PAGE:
Manageable Special Needs
We will frequently see a child with an orthopedic or medical special need that is not minor nor fixable, but is easily manageable and which will not significantly affect the child's or your family's quality of life. An example would be a child who is smart and delightful but who is missing a finger, or who has a deformed ear, or who is deaf in one ear, or blind in one eye. Some children have tested positive for Hepatitis B or HIV; others have diabetes or asthma or other manageable conditions. Our son Nick would fit into this category. One of his unique challenges was that he came with partial blindness in one eye.
Older Healthy Children
Many physically healthy children are considered special needs simply because they are older (5 years and up). Dani (16 when she came into our family) is a wonderful example of this kind of child.
There are also children whose only unique need is that they have a brother(s) or sister(s). Yes, sibling groups are often considered special needs. Twins frequently fit this category.
More Significant Special Needs.
Of course we all know that there are also children who have more profound medical needs or who have developmental delays. This is often the special needs category that many automatically think of when considering special needs children. Not everyone is comfortable or prepared for the commitment of time and resource for these kinds of challenges. However, it should come as no surprise that there are very special families who view these significant special needs as unique opportunities and chose to adopt one or more of these very special children and find great blessing and reward.
Hidden Special Needs
The reality is that occasionally a child is adopted who appears physically or developmentally normal, perhaps even to orphanage caretakers, but who may have emotional and behavioral needs apparent only after arrival. All adoptive parents must be ready and committed to the possibility that their “healthy” child might come with some form of unique need. (Keep in mind this can be true of biological children as well.) This is one reason for the extensive training that expecting parents are required (or should be required) to finalize before they move forward in the completion of any adoption.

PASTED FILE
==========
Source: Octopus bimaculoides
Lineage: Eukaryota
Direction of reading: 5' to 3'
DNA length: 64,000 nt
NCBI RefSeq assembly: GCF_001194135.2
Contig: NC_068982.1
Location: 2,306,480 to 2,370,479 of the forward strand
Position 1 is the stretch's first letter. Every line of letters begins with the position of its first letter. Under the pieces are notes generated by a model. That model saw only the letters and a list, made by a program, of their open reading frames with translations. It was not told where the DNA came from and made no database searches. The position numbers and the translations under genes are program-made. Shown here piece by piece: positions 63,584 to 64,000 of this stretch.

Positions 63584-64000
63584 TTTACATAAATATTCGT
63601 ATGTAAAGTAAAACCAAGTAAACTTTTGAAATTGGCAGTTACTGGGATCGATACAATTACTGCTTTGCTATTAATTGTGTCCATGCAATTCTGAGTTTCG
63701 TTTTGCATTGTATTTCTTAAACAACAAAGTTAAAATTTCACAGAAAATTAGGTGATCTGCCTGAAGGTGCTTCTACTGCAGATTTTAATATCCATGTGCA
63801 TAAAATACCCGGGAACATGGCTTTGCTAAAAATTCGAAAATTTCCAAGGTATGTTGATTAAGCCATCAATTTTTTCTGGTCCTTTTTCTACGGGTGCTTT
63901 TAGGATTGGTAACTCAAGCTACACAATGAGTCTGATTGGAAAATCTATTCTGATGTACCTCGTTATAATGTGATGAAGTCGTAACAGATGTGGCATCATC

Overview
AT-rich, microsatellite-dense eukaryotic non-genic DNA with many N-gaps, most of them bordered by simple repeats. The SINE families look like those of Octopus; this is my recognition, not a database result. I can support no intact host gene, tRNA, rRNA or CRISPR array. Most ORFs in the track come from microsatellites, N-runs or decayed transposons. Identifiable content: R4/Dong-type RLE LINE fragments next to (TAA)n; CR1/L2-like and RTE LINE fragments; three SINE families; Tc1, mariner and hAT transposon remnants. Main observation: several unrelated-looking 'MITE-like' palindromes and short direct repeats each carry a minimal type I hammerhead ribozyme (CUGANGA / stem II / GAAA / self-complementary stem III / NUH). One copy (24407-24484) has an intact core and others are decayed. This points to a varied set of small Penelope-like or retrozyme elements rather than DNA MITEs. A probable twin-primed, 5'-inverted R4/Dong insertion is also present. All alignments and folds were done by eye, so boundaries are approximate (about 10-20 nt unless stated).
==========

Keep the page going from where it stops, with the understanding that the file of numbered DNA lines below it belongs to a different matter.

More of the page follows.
The Trend in Awesomely Unique/Special Needs Adoptions
Interestingly, more and more families are building their own unique families making children of all kinds, with unique stories, their own. Special needs is becoming less threatening as families realize that there might be that unique child without hope that they can love as their own.
A few years ago Bob was talking with an adoption official from another country that allows their special needs children to be adopted by Americans. He was asked straight out, “Why do Americans adopt our special needs children?” Bob’s simple answer was that there is a growing culture in the US where special needs adoption is becoming more acceptable, and often preferable. In the US, we see children all the time in our daily lives with some kind of unique challenge who have left their “special need” behind and are celebrating their awesome uniqueness.
Today greater numbers of families are considering the awesomely unique. Our family is just one of thousands whose homes have been forever blessed by being open to a unique child. Special needs adoption is not for every family, but it might be just right for yours.
We hope we have given you an enlightened view of awesomely unique/special needs adoption. Perhaps you have a story in you like ours just waiting to be written.
Bob & Carol Mardock are the founders of International Family Services (ifservices.org). IFS has helped find homes for nearly 5000 children, an estimated two-thirds of whom would fit one of the “special needs” categories listed in this article. The Mardocks are the proud parents of 10 children, ages 42 to 18, and are grand parents to 16, two of whom are adopted. Bob also serves on the International Adoption Net team as India Program Coordinator.
Reprinted with permission